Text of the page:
Tag Archives: Suburban Sprawl

NEW KINDLE Version of Poor Richard Volume 1

A new version of Poor Richard, An Almanac for Architects and Planners (Volume 1) specifically tailored for Kindle devices is available for purchase from the Kindle Store. Be sure to check the online store in your country/currency (USA store available below).

Poor Richard, An Almanac for Architects and Planners (Volume 1) collects together commentary, proverbs, and witticisms that originally appeared via The Outlaw Urbanist. Drawing inspiration from American Founding Fathers, Benjamin Franklin and Thomas Jefferson, as well as many others, author Mark David Major crafts anew a series of astute observations, common sense proverbs, and general rules of thumb for anyone interested in the architecture, urban design and planning of our cities. Often eloquent, occasionally biting, and always insightful, these witticisms offer a valuable resource for the entire year, daily reminders for everyone involved in the building of our cities of their better angels and warning them against the worse demons of human nature.

Poor Richard, An Almanac for Architects and Planners (Volume 1)
by Mark David Major
Foreword by Julia Starr Sanford
Forum Books
April 13, 2013
English

ASIN: B00Q1V5VLK
BISAC: Architecture/Planning

Purchase from Kindle Store here.

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NEW KINDLE Version of Poor Richard Volume 2

A new version of Poor Richard, Another Almanac for Architects and Planners (Volume 2) specifically tailored for Kindle devices is available for purchase from the Kindle Store. Be sure to check the online store in your country/currency (USA store available below).

Poor Richard, Another Almanac for Architects and Planners (Volume 2) brings together more common sense proverbs, astute observations, and general rules of thumb for anyone interested in the future of our cities. In doing so, author Mark David Major again draws from a dizzyingly array of sources for inspiration including the artistic movements of Modernism, obscure African, European and Oriental proverbs, and even the Old and New Testaments. These witticisms are often eloquent, sometimes biting, and always insightful; even occasionally bizarre in the absence of deeper thought. They offer a valuable resource for the entire year, daily reminders for everyone involved in the building of our cities about their better angels and warning against the worse demons of human nature.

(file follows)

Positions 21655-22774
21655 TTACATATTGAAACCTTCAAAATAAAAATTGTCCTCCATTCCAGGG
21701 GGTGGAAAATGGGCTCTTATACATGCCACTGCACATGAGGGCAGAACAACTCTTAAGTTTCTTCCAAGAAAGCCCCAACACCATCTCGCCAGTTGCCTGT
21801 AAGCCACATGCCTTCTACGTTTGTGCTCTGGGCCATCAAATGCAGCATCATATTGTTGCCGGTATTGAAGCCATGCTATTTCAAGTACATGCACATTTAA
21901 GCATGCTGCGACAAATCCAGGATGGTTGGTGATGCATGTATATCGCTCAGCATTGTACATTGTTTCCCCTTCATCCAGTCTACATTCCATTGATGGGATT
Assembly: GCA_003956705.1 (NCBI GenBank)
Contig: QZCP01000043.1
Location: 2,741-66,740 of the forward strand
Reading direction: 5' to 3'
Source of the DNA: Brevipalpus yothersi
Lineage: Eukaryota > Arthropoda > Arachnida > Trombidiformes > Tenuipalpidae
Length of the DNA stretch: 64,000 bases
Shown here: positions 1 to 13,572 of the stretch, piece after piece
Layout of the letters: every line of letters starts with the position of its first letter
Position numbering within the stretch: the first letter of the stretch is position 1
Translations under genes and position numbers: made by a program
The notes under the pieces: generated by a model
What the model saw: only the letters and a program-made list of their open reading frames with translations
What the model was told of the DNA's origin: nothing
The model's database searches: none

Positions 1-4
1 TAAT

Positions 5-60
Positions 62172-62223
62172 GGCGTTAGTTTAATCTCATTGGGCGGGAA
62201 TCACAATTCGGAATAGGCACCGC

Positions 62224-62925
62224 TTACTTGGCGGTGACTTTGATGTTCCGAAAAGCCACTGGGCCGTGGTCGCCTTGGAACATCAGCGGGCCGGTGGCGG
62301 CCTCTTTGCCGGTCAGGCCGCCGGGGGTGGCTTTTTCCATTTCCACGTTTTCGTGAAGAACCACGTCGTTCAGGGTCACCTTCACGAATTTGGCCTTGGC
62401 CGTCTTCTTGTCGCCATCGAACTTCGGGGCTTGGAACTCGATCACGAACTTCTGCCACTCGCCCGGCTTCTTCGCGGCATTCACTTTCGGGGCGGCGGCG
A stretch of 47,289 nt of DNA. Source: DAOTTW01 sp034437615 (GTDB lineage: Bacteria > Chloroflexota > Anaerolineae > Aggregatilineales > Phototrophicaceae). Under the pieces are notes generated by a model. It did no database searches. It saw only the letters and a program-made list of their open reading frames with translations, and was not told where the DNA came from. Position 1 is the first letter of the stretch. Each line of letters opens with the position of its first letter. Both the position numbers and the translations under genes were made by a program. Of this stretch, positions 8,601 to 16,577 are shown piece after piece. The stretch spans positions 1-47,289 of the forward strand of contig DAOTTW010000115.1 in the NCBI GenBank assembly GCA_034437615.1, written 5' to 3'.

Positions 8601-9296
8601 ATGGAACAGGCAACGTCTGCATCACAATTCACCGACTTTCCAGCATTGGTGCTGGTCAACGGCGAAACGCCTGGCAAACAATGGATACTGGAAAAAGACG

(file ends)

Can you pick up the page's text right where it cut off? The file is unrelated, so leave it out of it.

Poor Richard, Another Almanac for Architects and Planners (Volume 2)
by Mark David Major
Foreword by Steve Mouzon, AIA
Forum Books
November 30, 2014
English

ASIN: B00QE5G91E
BISAC: Architecture/Planning

Purchase from Kindle Store here.

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REPOST | 20 Must-Read Texts for Urban Planners (#1-10)

by Dr. Mark David Major, AICP, CNU-A, The Outlaw Urbanist contributor (Originally posted January 28, 2013)

Here is Part 2 of the “20 Must-Read Texts for Urban Planners (#1-10)” article, originally posted in January 28, 2013. Plenty of Holiday gift ideas here!

10. “The Origin and Spread of the Grid-Pattern Town” (1946) by Dan Stanislawski
An old text, perhaps obscure to many and only familiar to a few, “The Origin and Spread of the Grid-Pattern Town” is one of the earliest and most thorough reviews of the evolution of regular grid town planning in the world. Yes, Stanislawski subscribes the spread of regular grid town planning to a process of historical diffusion, which Spiro Kostoff (see below) correctly points out nobody believes in any more. Despite this flaw, Stanislawski’s review is surprisingly comprehensive, for the most part. Stanislawski does seem to gloss over medieval town planning, see Maurice Beresford’s 1967 New Towns of the Middle Ages: Town Plantation in England, Wales and Gascony. However, some later writers ignore all together clear examples of regular grid planning in certain regions of the world (the Orient, for example). Stanislawski’s article is still a valuable resource today for any reader interested in the regular grid as long as they are careful about filtering out some of his misplaced – discredited today – ideas (for example, historical diffusion or the importance of Hippodamus). Available for download here with registration.